County officials to consider changes to Bali Hai lease

A revamped lease proposed for Bali Hai Golf Club would allow developer Bill Walters to pay $100,000 a year in rent and perhaps one day convert the Strip site into a giant retail, office and warehouse complex.

His firm, The Walters Group, wants to scrap its unprofitable 18-hole golf course near McCarran International Airport and build a 2 million-square-foot warehouse and retail center on the county-owned land.

The fixed yearly rent would replace the profit-sharing lease that the group has had with the airport for more than a decade -- a lease that has yielded zero rent on the 155 acres because no profits materialized.

And by rezoning the land from recreational to commercial use, the group's property improvement taxes would jump to $4 million from the $111,000 it paid this year.

The proposed changes in Walters' 99-year lease will go before Clark County commissioners on Tuesday.

"It's simply a higher and better use for the property," said Mike Luce, president of The Walters Group. "It has the potential to gain cash flow for the property."

The economic slump and downturn in the golfing industry have made it difficult for Bali Hai or any other golf course to turn a profit, Luce said.

The industrial park, if built, would house diverse vendors who would supply hotels and casinos with goods needed to run their operations, such as uniforms, beverages, soaps and paper products.

A 365,000-square-foot shopping center would be built on the edge of the property facing Las Vegas Boulevard.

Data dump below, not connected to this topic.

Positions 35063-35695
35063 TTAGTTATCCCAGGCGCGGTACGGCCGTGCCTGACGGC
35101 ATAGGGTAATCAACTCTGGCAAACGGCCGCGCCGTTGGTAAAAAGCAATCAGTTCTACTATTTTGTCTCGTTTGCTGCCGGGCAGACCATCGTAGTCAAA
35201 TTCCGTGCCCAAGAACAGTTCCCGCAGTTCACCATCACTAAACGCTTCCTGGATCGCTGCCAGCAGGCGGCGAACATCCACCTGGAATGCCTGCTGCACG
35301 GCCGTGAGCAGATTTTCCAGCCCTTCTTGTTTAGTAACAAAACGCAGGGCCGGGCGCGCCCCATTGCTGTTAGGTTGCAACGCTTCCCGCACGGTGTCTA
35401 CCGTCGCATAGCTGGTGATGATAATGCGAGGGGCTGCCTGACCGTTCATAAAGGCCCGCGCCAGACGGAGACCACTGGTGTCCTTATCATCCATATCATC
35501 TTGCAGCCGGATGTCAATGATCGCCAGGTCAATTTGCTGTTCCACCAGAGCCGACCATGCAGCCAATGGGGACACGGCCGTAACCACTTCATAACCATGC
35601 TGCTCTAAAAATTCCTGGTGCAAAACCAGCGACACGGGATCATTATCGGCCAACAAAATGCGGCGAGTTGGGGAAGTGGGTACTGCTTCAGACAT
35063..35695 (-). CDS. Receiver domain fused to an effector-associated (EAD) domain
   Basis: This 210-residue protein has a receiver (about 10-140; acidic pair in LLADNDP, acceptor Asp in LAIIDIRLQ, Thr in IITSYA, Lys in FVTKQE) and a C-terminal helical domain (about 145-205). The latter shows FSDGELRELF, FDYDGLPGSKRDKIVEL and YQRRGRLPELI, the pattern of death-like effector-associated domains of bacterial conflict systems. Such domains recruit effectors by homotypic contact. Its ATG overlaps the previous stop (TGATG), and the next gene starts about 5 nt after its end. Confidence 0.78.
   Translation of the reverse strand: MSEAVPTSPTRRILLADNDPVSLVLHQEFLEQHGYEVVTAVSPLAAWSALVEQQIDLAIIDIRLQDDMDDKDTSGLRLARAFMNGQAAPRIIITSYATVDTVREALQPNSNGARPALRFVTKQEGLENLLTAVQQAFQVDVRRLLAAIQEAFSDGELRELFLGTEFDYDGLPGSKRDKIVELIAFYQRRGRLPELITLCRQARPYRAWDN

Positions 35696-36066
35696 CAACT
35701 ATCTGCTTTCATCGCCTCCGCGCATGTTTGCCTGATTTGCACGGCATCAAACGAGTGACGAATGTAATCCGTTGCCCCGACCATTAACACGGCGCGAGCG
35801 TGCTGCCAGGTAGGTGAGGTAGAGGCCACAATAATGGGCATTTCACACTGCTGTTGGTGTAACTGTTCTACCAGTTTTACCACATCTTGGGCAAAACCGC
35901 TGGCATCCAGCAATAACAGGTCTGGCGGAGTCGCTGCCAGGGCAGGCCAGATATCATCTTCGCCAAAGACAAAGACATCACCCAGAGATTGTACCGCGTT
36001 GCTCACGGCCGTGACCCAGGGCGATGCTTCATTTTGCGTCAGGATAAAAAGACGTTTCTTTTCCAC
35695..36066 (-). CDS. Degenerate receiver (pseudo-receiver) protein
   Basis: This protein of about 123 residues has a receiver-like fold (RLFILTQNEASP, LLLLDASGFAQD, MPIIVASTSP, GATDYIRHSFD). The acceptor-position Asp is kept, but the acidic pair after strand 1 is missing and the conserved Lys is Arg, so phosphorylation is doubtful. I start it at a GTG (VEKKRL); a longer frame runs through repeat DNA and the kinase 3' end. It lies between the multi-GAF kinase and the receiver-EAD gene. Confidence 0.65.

Luce said he didn't know when his group would break ground, but it aims to begin preliminary work soon, such as planning, engineering and design.

County Commissioner Steve Sisolak said he likes that the project would create about 2,200 construction jobs and about 800 permanent jobs when the mega-complex is finished.

It also would save 190 million gallons of water that the golf course is consuming yearly, Sisolak said. The county would get $3.9 million more in tax revenue, and the airport finally would receive rent for the site, he said.

"That's all significant to me," Sisolak said.

At first glance, $100,000 in yearly rent might seem low for a large piece of land near the Strip, but land prices have dropped by almost 90 percent since the economy tanked, said Jeremy Aguero, principal at Applied Analysis, a Las Vegas firm that tracks economic trends.

"The lease reflects (property) values today," Aguero said.

A bigger question is when it would become feasible for Walters to develop a project of this scope in a market in which office vacancy rates are at 22 percent and industrial vacancy rates are at 18 percent.

Luce acknowledged that economic conditions are far from ideal.

Contact reporter Scott Wyland at swyland@review or 702-455-4519.